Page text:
Once upon a time, whenever something of significance happened in my life, I made sense of it by blogging about it. Though I don’t blog as regularly or as intimately as I used to, I still feel the need to share a seismic shift in our lives, but each time I start to write, I falter. I don’t even know where to start.

My dad died on Saturday morning. If you’ve been around for a while, you know that he had been sick on and off through the years. He had a liver transplant when I was pregnant with Tristan, but in the end it was heart and kidney failure that took him. He went into the hospital in June for a fairly routine concern and was diagnosed with congestive heart failure; he never really recovered. We were graced with a full summer to say goodbye, and for that I am deeply grateful. He died in his sleep at home in the early hours of Saturday, at peace in his own bed and with his family nearby.

My dad and I spent quite a few hours together in the past few weeks. Though he was mostly confined to his bed, we figured out that if we were careful navigating the stairs, we could get him into my car for a little change of scenery by driving the back country roads around Barrhaven. I’ll be forever grateful for those quiet moments we spent together.

Quite a few years ago now, I wrote a post for my Dad’s 65th birthday that says a lot of what I’d like to say today. And last year, I wrote this post for my parents’ 50th (!!) wedding anniversary. Threaded through the years of blog posts in the archives, you’ll find dozens of stories and vignettes and photos featuring him, because he has always been a huge part of my life.

My mom and I wrote an obituary that ended up being way too long to publish, but I thought I’d share it here. I can’t come up with anything close to eloquent today, but with this and what’s already in the archives, I don’t need to.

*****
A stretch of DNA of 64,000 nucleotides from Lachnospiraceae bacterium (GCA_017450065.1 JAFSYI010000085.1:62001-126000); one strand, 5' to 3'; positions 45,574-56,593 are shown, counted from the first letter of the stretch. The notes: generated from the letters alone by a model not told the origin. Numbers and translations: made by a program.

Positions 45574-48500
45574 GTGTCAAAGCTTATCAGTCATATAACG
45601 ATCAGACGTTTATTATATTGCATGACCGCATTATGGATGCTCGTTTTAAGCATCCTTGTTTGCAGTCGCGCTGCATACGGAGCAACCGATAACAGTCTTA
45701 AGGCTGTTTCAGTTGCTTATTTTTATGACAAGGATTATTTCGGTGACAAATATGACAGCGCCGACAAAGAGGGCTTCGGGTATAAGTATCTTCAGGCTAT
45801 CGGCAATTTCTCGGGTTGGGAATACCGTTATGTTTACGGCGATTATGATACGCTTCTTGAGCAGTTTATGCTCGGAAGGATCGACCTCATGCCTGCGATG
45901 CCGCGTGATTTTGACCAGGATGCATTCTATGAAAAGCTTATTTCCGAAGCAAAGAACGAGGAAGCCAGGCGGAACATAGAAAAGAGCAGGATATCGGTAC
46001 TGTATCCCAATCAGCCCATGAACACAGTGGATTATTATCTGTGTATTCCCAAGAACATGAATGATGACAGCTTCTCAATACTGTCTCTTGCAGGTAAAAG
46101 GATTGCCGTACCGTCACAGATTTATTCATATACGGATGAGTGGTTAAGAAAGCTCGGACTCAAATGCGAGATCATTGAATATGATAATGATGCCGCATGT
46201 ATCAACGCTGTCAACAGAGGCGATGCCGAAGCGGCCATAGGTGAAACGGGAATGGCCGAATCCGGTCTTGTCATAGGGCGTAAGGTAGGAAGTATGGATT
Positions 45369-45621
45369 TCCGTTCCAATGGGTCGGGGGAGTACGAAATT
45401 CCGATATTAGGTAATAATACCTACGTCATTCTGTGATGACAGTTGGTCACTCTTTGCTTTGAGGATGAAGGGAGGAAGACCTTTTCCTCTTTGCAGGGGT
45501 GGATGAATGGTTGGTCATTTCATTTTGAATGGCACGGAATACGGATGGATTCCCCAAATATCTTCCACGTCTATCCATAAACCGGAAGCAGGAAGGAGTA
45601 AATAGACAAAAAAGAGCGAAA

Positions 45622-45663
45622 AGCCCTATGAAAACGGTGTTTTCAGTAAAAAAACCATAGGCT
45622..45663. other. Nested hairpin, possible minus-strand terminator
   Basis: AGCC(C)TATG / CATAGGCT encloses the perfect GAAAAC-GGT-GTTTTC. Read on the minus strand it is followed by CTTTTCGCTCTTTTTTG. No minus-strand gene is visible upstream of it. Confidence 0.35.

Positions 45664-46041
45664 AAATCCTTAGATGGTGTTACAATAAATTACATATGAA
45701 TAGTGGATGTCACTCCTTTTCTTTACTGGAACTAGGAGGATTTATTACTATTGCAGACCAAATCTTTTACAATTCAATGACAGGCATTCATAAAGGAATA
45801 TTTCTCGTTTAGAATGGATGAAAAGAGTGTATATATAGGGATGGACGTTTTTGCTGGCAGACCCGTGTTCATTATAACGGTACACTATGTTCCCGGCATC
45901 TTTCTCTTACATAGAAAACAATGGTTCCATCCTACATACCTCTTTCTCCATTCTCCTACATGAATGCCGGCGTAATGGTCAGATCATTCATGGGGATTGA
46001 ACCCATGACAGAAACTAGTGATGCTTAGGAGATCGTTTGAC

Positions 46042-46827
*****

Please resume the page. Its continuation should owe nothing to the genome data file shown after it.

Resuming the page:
With sadness in our hearts, we share the news that Lou Donders has passed away. Lou was born in May 1944 in Dusseldorf, Germany, the only son of Katie and Harry Donders. The family moved to London, Ontario when Lou was a boy after spending a few years in Tilburg, Holland. It was at Catholic Central High School in London that he met the love of his life, Frances (nee Conlin). Lou and Fran were married in 1966 and had a long and happy marriage filled with love and laughter. They moved to Ottawa to be closer to family when their first grandson was born.

As a six year old boy in Tilburg, Lou formed a boy’s marching band which is still performing to this day. At 16, Lou began teaching drums and later became a professional musician, playing all types of music including symphony. He had a quick, dry wit and a curious mind. Lou, who became affectionately known as Papa Lou to his five grandchildren, leaves behind his wife Fran, his daughter Danielle (Mark), his son Sean (Natalie) and his grandchildren Tristan, Simon, Noah, Brooke and Lucas. He will be remembered by countless friends in London and Ottawa. Although there will be no service, whenever you see a dog happily wagging its tail, full of the joy of life, we invite you celebrate Lou’s life with fond memories of a life well lived.